Extreme sea level rise event linked to AMOC downturn

March 23, 2015
Sea level rise rate for 2009-2010
This graph shows yearly sea-level rise rates along the Northeast Coast of North America in millimeters per year. The red bar shows how extreme the rise rate was in 2009. The extreme sea level spike lasted into 2010. Credit: Paul Goddard/University of Arizona Department of Geosciences.

The coastal sea levels along the Northeast Coast of North America show significant year-to-year fluctuations in a general upward trend. Analysis of long-term tide gauge records along the North American east coast identified an extreme sea-level rise event during 2009–2010. Within this relatively brief two-year period, coastal sea levels north of New York City jumped by up to 128 mm. This magnitude of interannual sea-level rise is unprecedented in the century-long tide gauge records, with statistical methods suggesting that it was a 1-in-850 year event.

In a recent paper, Goddard and colleagues show that this extreme sea-level rise event was a combined effect of two physical factors. First, it was partly due to an observed 30% downturn of the Atlantic meridional overturning circulation (AMOC) during 2009-2010. This AMOC slowdown caused significant short-term changes in ocean temperatures and salinity east of North America, resulting in changes to ocean density and in turn imparting a rise in regional sea level. The extreme nature of the 2009-2010 sea-level rise event suggests that such a significant AMOC downturn is very unusual in the past century. The second contributing factor to the extreme sea-level rise event was due to a significant negative North Atlantic Oscillation index. The associated easterly or northeasterly wind anomalies acted to push ocean waters towards the Northeast Coast through a process known as "Ekman transport", resulting in further rise in coastal sea levels in addition to that imparted by the AMOC downturn.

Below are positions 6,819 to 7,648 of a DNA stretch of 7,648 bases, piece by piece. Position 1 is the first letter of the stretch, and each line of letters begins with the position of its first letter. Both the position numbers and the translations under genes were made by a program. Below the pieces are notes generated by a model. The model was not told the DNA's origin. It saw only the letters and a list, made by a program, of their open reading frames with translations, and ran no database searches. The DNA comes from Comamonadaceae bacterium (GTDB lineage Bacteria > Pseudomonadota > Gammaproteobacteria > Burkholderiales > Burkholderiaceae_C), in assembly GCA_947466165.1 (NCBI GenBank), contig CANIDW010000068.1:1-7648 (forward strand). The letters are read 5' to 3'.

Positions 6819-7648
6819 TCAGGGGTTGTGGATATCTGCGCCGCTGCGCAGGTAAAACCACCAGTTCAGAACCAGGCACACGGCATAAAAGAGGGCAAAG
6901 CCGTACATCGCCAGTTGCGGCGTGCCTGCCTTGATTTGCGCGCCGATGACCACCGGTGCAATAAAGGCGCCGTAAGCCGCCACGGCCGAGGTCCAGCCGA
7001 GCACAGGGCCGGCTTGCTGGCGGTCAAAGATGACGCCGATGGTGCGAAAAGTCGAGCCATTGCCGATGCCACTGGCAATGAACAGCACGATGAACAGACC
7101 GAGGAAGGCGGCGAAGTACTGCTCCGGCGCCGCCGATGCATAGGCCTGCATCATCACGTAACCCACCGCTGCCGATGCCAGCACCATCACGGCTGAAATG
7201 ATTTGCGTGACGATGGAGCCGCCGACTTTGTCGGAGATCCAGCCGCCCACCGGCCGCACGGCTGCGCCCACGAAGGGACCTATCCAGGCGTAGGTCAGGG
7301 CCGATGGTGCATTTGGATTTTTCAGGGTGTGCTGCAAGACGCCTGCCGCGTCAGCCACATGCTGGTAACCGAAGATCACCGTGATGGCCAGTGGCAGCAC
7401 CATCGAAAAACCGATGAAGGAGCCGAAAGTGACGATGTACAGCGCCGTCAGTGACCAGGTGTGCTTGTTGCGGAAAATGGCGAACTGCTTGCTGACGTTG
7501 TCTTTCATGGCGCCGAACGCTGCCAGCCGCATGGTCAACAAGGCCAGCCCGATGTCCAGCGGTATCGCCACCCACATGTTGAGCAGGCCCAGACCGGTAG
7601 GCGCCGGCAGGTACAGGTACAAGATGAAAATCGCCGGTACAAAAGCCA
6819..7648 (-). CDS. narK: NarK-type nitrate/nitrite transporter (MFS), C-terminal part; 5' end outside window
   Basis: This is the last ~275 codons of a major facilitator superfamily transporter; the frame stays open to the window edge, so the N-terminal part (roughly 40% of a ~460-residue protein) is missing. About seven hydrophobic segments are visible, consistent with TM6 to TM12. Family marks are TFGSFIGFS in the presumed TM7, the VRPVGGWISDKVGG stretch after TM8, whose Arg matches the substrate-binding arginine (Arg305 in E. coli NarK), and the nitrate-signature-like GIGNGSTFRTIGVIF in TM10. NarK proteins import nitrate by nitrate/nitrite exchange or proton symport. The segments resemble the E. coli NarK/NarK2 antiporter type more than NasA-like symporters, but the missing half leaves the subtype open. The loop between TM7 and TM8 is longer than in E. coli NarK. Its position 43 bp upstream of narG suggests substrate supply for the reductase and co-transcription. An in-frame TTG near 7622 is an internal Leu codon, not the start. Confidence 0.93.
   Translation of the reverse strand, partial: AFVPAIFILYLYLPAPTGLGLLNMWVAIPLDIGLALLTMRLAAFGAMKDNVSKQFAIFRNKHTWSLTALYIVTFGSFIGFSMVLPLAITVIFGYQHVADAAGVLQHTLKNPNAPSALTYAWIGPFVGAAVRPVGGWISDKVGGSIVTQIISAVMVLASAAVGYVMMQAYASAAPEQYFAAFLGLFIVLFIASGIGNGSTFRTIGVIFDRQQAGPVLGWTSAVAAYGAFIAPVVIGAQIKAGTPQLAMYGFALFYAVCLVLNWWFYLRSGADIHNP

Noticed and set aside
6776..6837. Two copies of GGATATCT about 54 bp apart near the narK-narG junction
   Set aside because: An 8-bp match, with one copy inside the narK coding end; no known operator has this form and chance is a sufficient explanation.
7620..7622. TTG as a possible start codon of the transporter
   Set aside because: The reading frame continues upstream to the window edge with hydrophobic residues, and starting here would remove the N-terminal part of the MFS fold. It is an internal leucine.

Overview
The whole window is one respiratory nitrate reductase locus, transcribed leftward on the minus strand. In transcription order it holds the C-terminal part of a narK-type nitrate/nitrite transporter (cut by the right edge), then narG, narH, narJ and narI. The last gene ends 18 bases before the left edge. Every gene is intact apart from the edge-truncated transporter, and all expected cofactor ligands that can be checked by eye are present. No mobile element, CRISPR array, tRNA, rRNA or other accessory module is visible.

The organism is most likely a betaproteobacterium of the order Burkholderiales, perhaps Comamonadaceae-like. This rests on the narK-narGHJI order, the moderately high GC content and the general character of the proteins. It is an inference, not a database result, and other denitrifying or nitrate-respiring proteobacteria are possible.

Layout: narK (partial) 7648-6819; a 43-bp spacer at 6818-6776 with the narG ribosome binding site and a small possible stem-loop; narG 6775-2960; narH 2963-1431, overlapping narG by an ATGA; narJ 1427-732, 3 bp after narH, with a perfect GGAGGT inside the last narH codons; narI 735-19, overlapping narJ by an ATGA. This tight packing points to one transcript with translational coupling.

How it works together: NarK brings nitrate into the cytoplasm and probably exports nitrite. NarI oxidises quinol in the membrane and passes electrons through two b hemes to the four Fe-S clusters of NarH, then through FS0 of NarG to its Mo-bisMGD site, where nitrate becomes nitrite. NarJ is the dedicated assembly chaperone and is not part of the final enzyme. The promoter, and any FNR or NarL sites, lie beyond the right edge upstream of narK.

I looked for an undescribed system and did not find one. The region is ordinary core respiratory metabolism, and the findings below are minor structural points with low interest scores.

The researchers make use of a suite of climate/Earth system models developed at NOAA’s Geophysical Fluid Dynamics Laboratory and other modeling centers to look at projections of extreme sea level along the East Coast of North American during the 20th century. These models include typical CMIP5-class models used for the 2013 IPCC climate assessment, as well as the newer climate models GFDL CM2.5 and CM2.6 with eddying oceans. In response to the increase in greenhouse gas concentrations, each of these models show a reduction in the AMOC. Given the observed connection between AMOC reduction and extreme coastal sea levels, the models thus project an increase in the magnitude and frequency of extreme sea-level rise on interannual time scales along the Northeast Coast of North America.

Written by 
Jianjun Yin and Stephen Griffies

Paul B. Goddard1, Jianjun Yin1, Stephen M. Griffies2, and Shaoqing Zhang2

1University of Arizona

2NOAA Geophysical Fluid Dynamics Laboratory